Deep in the West; while, bare and breathless,
    North and South and East lay ready
  For a glorious thing that, dauntless, deathless,
    Sprang across them and stood steady.
  'Twas a moon-rainbow, vast and perfect,
  From heaven to heaven extending, perfect
  As the mother-moon's self, full in face.
  It rose, distinctly at the base
    With its seven proper colours chorded,
  Which still, in the rising, were compressed,
  Until at last they coalesced,
    And supreme the spectral creature lorded
  In a triumph of whitest white,--
  Above which intervened the night.
  But above night too, like only the next,
    The second of a wondrous sequence,
    Reaching in rare and rarer frequence,
  Till the heaven of heavens were circumflexed,
  Another rainbow rose, a mightier,
  Fainter, flushier and flightier,--
  Rapture dying along its verge.
  Oh, whose foot shall I see emerge,
  Whose, from the straining topmost dark,
  On to the keystone of that arc?


  This sight was shown me, there and then,--
  Me, out of a world of men,
  Singled forth, as the chance might hap
  To another if, in a thunderclap
  Where I heard noise and you saw flame,
  Some one man knew God called his name.
  For me, I think I said, "Appear!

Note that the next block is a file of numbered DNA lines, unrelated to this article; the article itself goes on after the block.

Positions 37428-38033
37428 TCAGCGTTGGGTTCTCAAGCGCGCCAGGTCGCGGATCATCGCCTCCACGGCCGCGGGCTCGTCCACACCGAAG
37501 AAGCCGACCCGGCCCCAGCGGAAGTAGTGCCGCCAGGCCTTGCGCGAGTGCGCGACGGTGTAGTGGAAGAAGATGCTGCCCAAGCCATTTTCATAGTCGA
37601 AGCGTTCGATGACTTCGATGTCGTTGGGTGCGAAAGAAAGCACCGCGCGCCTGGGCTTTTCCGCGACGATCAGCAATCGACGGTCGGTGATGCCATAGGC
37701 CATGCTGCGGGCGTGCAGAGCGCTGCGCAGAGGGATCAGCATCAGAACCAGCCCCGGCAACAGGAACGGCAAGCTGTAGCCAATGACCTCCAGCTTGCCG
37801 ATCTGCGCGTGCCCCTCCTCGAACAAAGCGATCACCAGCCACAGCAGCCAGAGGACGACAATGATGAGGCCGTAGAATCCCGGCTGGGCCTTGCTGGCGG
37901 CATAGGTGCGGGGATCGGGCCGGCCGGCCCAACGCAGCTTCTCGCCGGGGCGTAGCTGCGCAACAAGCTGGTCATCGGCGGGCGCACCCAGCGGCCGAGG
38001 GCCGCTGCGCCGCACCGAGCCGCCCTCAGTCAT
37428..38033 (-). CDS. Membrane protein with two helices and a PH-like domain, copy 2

"Good were it to be ever here.
  "If thou wilt, let me build to thee
  "Service-tabernacles three,
  "Where, forever in thy presence,
  "In ecstatic acquiescence,
  "Far alike from thriftless learning
  "And ignorance's undiscerning,
  "I may worship and remain!"
    Thus at the show above me, gazing
  With upturned eyes, I felt my brain
    Glutted with the glory, blazing
  Throughout its whole mass, over and under
  Until at length it burst asunder
  And out of it bodily there streamed,
  The too-much glory, as it seemed,
  Passing from out me to the ground,
  Then palely serpentining round
  Into the dark with mazy error.


  All at once I looked up with terror.
  He was there.
  He himself with his human air.
  On the narrow pathway, just before.
  I saw the back of him, no more--
  He had left the chapel, then, as I.
  I forgot all about the sky.
  No face: only the sight
  Of a sweepy garment, vast and white,
  With a hem that I could recognize.
  I felt terror, no surprise;
  My mind filled with the cataract,
  At one bound of the mighty fact.
  "I remember, he did say
    "Doubtless that, to this world's end,
  "Where two or three should meet and pray,
    "He would be in their midst, their friend;
  "Certainly he was there with them!"
    And my pulses leaped for joy
    Of the golden thought without alloy,
  Then I saw his very vesture's hem.
  Then rushed the blood back, cold and clear,
  With a fresh enhancing shiver of fear;
  And I hastened, cried out while I pressed
  To the salvation of the vest,
  "But not so, Lord! It cannot be